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Apple Removes Fortnite From The App Store

ngon master
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sacboi ngon master
Apple has removed Epic Games’ battle royale game Fortnite from the App Store after the developer on Thursday implemented its own in-app payment system that bypassed Apple’s standard 30 percent fee...

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  • Ashervisalis
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    Ashervisalis high dynamic range
    30% fee is mad crazy.
  • PolyHertz
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    PolyHertz ngon master
    Afaik, giving a 30% cut of proceeds to the platform holder is standard in the industry. Steam does it, and I believe MS and Sony do as well.
  • Shrike
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    Shrike interpolator
    yes its standard and its cutthroat and that's why basically everyone big is leaving as much as they can to make their own launchers and platforms

    (On a Console I understand, its highly selective, there is actual promotion and direct support from the Console creators, the Hardware basically is only repaid through game sales, big difference)
  • fdfxd2
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    fdfxd2 greentooth
    ZacD said:
    The 30% cut is a relic from the days of physical sales. A 5-7% cut is enough to break even according to Tim Sweeny and Epic seems to do a lot more for consumers and developers with 12%.

    This obviously has been a long time coming and an intentionally rebellious and theatric act and I'm here for it.

    yes but fortnite bad so I have to side with Apple, I'm sorry.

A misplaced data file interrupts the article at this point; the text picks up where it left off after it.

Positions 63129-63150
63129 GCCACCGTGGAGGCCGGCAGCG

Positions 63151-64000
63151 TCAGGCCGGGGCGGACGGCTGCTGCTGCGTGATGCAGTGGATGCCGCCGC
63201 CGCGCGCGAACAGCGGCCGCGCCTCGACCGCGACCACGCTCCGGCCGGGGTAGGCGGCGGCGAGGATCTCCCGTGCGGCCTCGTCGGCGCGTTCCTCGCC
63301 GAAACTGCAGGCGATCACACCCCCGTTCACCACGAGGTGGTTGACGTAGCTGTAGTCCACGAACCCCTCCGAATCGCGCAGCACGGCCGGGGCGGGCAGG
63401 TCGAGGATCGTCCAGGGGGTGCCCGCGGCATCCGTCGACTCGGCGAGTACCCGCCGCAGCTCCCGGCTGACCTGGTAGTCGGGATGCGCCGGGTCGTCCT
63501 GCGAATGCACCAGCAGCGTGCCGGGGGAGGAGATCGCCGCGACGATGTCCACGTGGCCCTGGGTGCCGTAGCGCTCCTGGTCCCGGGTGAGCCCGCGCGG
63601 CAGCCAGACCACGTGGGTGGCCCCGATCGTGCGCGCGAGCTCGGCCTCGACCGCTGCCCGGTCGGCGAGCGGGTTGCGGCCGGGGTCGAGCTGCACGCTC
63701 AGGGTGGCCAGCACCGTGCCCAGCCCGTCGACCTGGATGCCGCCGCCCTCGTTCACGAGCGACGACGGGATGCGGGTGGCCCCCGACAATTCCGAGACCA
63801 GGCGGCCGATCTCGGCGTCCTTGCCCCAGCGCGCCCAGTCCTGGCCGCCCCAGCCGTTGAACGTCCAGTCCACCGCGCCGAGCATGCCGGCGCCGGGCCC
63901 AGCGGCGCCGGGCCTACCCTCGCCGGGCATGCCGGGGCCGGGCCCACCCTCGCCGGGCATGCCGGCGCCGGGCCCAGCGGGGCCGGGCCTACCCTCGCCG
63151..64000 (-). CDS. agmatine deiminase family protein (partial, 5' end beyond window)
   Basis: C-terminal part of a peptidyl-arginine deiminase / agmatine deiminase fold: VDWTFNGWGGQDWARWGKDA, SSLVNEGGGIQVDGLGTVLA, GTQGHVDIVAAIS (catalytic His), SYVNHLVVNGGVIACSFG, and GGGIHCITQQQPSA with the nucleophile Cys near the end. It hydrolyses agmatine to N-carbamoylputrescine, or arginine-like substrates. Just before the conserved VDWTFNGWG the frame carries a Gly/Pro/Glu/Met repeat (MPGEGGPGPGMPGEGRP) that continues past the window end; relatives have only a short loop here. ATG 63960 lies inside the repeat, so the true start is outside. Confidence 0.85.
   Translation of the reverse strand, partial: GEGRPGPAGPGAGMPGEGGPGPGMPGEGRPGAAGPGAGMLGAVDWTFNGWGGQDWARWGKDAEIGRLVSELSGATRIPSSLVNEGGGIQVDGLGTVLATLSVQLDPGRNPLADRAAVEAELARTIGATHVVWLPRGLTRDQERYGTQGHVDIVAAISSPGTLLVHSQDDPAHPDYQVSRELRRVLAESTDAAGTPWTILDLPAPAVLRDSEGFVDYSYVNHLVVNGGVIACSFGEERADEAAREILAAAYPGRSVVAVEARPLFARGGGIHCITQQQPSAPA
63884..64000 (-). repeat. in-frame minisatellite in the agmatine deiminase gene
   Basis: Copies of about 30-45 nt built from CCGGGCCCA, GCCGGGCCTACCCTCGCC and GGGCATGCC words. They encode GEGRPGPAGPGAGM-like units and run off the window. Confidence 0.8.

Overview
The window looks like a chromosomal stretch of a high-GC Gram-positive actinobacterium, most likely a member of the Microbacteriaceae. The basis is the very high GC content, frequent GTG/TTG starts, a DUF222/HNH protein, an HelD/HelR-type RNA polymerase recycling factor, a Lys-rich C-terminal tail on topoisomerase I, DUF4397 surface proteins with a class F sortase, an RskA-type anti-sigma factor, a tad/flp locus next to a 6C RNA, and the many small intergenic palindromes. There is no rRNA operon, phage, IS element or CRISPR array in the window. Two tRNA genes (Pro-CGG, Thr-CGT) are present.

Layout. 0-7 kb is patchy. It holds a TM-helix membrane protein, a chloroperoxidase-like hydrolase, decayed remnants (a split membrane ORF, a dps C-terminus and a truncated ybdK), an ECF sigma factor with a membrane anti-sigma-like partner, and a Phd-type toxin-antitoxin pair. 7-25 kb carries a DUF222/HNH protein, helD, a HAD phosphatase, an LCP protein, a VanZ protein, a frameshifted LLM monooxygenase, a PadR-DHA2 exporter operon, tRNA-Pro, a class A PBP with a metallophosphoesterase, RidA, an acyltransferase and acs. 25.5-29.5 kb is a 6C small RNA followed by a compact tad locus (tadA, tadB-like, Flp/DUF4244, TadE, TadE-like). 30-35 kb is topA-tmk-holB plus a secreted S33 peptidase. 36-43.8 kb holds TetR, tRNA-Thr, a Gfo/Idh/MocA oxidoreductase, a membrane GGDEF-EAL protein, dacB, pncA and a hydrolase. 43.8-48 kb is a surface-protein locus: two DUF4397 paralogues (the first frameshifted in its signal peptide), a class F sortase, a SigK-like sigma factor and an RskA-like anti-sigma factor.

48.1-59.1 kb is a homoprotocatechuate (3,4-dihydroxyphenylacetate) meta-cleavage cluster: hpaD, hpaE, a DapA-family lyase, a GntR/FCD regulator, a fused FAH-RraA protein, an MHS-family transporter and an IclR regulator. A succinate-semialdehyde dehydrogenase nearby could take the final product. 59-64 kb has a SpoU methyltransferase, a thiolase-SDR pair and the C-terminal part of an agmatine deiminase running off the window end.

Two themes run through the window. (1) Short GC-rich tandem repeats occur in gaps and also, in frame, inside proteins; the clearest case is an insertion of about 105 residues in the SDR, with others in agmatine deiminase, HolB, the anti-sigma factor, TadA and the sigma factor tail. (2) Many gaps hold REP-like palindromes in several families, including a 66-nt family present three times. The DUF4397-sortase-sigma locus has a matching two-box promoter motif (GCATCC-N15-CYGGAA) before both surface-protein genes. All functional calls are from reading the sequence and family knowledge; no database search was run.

• sacboi
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    sacboi ngon master
    Seems as though google has followed suit on play:
    Whilst curiously at the same time fortnite is still available via the Galaxy store (Samsung devices). Although, personally not necessarily a fan of the game per-se but really, this 30% fee both vendors continue to enforce in today's marketplace from my perspective should well and truly I'm afraid, be consigned too history where it belongs...my 2¢     
  • ZacD
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    ZacD polycounter
    Epic has done some partnerships and deals with Samsung and other phone brands. Google also stopped Epic from paying OnePlus to have Fortnite preinstalled on their phones by threatening to remove Fortnite from the Play Store.

    Makes sense to stick with Apple and Google for now, but if Epic wins, it'll be really interesting to see if anyone tries to go after consoles next.
  • JacqueChoi
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    JacqueChoi interpolator
    ZacD said:
    Epic has done some partnerships and deals with Samsung and other phone brands. Google also stopped Epic from paying OnePlus to have Fortnite preinstalled on their phones by threatening to remove Fortnite from the Play Store.

    Makes sense to stick with Apple and Google for now, but if Epic wins, it'll be really interesting to see if anyone tries to go after consoles next.
    Consoles will be difficult to target, because they're not anything close to a monopoly as most of the same games come out on PC.